13 Comparing survey elements Stratification – Now: Differences between surveys, but all: Differences between surveys, but all: are using the Lavallée-Hidiroglou algorithm (efficient with skewed population) to stratify their population with the following characteristics: 1 Take-all / must-take stratum by prov/NAICS 1 or a few take-some strata by prov/NAICS Minimum sample size per stratum Capped design weight Oversampling for out-of-scopes, deaths and non- response
14 Comparing survey elements Use of GST - Now: All surveys are making use of GST data, although in a different way: MSM and MWRTS: Micro approach, with selected units replaced by GST data through modeling. Units have a design weight > 1. Use of GST data varies by NAICS for MSM Standard stratification design explained in the previous slide is used
15 Comparing survey elements GST micro approach, selected units Take- somes 1 Take- somes 2 Take-nones Take-alls S1S2
16 Comparing survey elements Use of GST - Now: All surveys are making use of GST data, although in a different way: MFS: Micro approach, where a sample of units known as simples are selected to model the value of all the other simple units. All units have a weight of 1. Independent stratification design for these simple units. Applied for selected combinations of provinces and NAICS.
17 Comparing survey elements GST micro approach, all units modelled Take-alls Take-nones Simples Complex units
18 Comparing survey elements MSM Manufacturers MFS Restaurants MWRTS Wholesale, Retail Sample selection STC Generalized Sampling (GSAM) system for sample selection Random sampling within each stratum Random sampling within each stratum and for the GST modelling Systematic sampling within each stratum Same sample, sampling births every month
19 Comparing survey elements MSM Manufacturers MFS Restaurants MWRTS Wholesale, Retail Edit and imputation Before MSM in- house E&I program MFS in- house E&I program MWRTS in- house E&I program Now BANFF, a STC generalized system for E&I MWRTS in- house E&I program All are doing outlier detection, historical edits, trend and mean imputation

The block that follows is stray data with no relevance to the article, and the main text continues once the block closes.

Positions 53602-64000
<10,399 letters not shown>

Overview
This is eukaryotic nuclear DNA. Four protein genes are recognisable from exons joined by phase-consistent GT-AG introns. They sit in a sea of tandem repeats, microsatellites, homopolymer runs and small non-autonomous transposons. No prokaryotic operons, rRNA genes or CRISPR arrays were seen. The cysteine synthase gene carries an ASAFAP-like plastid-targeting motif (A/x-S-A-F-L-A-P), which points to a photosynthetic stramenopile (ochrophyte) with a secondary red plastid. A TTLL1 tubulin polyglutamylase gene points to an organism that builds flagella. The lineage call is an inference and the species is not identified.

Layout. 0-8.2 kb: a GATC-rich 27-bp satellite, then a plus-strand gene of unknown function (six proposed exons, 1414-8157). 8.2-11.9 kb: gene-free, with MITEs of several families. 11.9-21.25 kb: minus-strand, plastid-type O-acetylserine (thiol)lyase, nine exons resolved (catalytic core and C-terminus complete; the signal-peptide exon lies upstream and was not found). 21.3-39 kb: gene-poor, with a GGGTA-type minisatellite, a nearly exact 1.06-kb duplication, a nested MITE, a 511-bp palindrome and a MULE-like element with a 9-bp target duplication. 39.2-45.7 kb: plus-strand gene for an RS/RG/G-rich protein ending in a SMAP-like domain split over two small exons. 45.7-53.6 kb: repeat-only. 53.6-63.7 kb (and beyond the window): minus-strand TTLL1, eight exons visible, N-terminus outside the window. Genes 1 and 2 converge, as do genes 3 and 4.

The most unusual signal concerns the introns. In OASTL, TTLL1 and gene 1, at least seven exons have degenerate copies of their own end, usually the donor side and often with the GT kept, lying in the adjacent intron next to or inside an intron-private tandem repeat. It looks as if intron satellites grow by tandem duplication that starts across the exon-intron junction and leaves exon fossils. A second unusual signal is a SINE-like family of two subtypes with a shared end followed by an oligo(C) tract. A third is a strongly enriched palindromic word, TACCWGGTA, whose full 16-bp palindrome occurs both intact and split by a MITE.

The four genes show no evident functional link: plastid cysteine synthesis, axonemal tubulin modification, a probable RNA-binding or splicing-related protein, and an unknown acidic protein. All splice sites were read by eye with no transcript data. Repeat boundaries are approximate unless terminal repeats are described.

20 Comparing survey elements MSM Manufacturers MFS Restaurants MWRTS Wholesale, Retail Estimation STC Generalized Estimation System (GES) used to produce the estimates. Variance -Sampling variance computed using GES -Computing variability from other sources (imputation, use of admin data) being considered. Publication -Estimates published in The Daily, a STC publication. -Estimates available in CANSIM.
21 Summary - A monthly unified enterprise survey? Advantages Taking advantage of the best practices of each survey to integrate all monthly surveys Easier to ensure coherence between the monthly surveys – and their annual counterpart, for comparison purposes Annual surveys are already integrated
22 Summary - A monthly unified enterprise survey? Advantages (contd) Would facilitate the implementation of changes to the surveys (no need for a guinea pig): For example, introduction of the GST was done at different times for the 3 surveys Implementation of better measures of variability could be done more efficiently: Integrating more components of variability Variance of the differences between the estimates
23 Summary - A monthly unified enterprise survey? Issues - Methodological As seen, there are conceptual differences between the surveys: Different data elements collected Level at which the information is collected is different Use of administrative data is different Although these differences could be factored in the sample design
24 Summary - A monthly unified enterprise survey? Issues - Operational Currently managed by three different subject matter divisions, but centralized methodological support Impact on the field work
25 Conclusion Past: Used to be important differences between the monthly surveys Present: Important steps have been made to share best practices between the monthly surveys to harmonize them Future: Should we go one step further and integrate them in a Monthly Unified Enterprise Survey?
26 For more information, please contact Pour plus dinformation, veuillez svp contacter Charles.Tardif@statcan.ca